Drug Testing

Allison Birkhimer, Writer

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Clearing up drug testing

One topic that is bound to bring up some interesting conversations is drug testing. There is tons of controversy around if the drug testing process is completely fair. The whole misunderstanding of drug testing is not only annoying for the people being tested, but also for the person who runs the testing; Mrs. Van Nest. When asked if it is frustrating that there is so much misinformation around the subject, she replied, “Yes! Very much so. It is completely bothersome to me that I put my credential and my livelihood on the line every week, but students or others will believe what they hear in the hallways instead of the policy and my word.”

Mrs. Van Nest is in charge of drug testing and gave us an insight of how it works, “So every student that competes in an extracurricular activity is on a list and is numbered. The number of the athlete on the least changes all the time due to drops and additions and changes to rosters. A student overlooks the shoulder of a secretary who goes to a random number generator online. The student writes down the numbers that come up on the screen in the random number generator. The student never sees what student athlete goes with what number. A secretary then highlights the number that came up with the name attached to the number. We have a second person verify that the highlighted number is in fact the number that came up on the random number generator. Then the student athlete’s schedule is printed and I go to that students class and remove them from class. I only find out who I am testing minutes before I walk into their classroom.” It is a very direct and precise system that picks students randomly.

That brings us into the next subject of people believing that drug testing is directed at certain people who are suspected to be doing drugs. Some seniors have been in sports all of their high school experience and have never been drug tested, while other have been tested four to five times. When asked about this Mrs. Van Nest replied “Sometimes weird coincidences come up. Like one time every student I pulled was in the same class that period, or sometimes all girls, or something all honors students, or sometimes all from one team. It is completely random and you never know what patterns you can find afterwards.”  So, many of the times when students get tested multiple times, or they never get tested, is all just coincidence.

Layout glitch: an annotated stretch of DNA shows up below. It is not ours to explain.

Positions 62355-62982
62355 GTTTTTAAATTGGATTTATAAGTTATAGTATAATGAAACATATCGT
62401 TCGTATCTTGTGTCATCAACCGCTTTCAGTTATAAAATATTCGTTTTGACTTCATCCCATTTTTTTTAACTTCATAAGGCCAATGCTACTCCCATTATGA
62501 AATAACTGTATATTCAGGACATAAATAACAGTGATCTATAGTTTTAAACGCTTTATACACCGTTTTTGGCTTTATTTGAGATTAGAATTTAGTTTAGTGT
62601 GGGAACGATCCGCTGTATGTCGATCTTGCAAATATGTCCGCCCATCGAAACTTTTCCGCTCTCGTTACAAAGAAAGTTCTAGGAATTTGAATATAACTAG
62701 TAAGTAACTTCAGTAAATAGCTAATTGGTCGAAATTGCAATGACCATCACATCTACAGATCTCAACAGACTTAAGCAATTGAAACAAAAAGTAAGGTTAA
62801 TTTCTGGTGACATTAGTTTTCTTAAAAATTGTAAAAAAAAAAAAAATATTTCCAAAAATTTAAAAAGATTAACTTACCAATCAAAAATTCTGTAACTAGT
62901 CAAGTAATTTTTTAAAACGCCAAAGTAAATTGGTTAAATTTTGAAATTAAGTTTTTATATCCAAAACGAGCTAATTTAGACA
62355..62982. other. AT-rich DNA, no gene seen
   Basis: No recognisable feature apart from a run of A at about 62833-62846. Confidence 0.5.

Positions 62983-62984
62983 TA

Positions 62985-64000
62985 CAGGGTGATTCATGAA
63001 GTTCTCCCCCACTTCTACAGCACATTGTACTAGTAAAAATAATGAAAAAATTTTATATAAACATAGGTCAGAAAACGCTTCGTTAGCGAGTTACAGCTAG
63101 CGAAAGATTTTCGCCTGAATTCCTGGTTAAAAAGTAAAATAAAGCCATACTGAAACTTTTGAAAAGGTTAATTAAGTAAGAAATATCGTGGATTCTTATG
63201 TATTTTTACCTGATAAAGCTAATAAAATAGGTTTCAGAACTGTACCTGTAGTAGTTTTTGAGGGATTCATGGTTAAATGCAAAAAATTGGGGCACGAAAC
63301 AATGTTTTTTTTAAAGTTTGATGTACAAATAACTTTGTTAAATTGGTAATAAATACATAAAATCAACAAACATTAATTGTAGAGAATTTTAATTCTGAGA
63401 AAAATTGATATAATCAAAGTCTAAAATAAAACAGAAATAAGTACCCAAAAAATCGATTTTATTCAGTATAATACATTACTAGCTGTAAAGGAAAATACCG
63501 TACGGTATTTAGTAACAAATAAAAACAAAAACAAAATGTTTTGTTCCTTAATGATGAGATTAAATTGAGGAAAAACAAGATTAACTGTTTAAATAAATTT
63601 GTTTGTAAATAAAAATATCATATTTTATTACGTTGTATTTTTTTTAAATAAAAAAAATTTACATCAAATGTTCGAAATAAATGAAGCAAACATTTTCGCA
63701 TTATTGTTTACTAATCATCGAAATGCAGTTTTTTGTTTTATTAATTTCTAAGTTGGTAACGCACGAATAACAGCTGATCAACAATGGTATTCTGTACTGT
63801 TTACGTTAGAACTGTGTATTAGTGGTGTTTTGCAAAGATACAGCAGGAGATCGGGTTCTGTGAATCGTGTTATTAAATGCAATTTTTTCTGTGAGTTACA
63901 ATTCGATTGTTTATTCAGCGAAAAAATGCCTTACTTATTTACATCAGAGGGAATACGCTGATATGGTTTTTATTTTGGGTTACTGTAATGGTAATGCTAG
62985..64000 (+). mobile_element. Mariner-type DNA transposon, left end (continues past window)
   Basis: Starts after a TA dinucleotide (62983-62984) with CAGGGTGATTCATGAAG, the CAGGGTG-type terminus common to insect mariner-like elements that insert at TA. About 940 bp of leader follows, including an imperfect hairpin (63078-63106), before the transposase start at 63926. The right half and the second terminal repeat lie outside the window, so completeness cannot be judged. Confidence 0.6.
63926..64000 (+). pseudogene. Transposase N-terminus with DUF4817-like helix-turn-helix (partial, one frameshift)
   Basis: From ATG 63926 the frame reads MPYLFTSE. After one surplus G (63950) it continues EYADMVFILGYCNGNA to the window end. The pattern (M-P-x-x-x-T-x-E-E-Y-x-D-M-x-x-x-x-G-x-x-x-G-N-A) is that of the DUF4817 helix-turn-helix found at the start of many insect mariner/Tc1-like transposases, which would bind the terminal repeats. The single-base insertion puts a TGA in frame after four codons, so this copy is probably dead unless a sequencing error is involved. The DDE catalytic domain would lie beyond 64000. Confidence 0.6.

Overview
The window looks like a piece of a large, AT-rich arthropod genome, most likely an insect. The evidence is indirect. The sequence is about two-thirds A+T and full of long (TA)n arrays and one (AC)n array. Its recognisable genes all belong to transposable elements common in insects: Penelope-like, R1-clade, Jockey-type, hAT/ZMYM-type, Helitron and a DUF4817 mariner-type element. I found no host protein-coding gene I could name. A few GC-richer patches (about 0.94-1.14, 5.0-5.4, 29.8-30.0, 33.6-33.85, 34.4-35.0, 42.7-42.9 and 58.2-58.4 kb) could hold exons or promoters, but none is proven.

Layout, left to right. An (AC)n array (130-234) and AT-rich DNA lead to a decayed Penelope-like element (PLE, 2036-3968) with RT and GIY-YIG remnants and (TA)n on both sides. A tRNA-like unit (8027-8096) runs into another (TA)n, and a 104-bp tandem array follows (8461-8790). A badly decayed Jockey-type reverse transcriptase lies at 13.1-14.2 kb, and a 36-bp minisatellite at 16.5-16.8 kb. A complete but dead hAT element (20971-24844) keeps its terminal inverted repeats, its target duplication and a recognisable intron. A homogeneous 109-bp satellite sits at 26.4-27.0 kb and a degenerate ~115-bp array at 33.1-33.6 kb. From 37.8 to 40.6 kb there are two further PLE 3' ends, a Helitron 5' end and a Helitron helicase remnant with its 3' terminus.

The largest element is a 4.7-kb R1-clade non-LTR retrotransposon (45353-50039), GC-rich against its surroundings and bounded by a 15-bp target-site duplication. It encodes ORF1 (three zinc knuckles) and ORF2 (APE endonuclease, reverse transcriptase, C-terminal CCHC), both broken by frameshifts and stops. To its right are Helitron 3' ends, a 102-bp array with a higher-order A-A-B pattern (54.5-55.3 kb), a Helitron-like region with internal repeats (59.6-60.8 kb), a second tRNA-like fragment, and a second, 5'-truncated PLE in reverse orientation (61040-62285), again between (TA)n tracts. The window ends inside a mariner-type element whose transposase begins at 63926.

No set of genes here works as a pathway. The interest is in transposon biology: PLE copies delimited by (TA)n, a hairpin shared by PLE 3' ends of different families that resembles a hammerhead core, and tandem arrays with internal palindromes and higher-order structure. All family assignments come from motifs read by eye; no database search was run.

Drug testing to many people is an annoying process, but in reality it is an important part of the athletic system. When asked why it is important Mrs. Van Nest replied “I think it is important to give our student athletes the power to say no. The drug testing policy is not intended to catch everyone who makes poor choices. It is intended to give some power to our students that face peer pressure. It is just one more tool in the toolbox in drug prevention.”

This shows us the their intention is not to catch people, but rather give the students a chance to make better choices. Mrs. Van Nest wants everybody to remember, “Participation in athletics is a privilege and not a right. If someone believes something is unfair there are proper protocols to have their voice be heard. If student athletes don’t want to be held to the higher standard then we do not need them representing our teams.”

Drug testing, BUHS, High school, Stacy Van Nest, drugs, Bishop Schools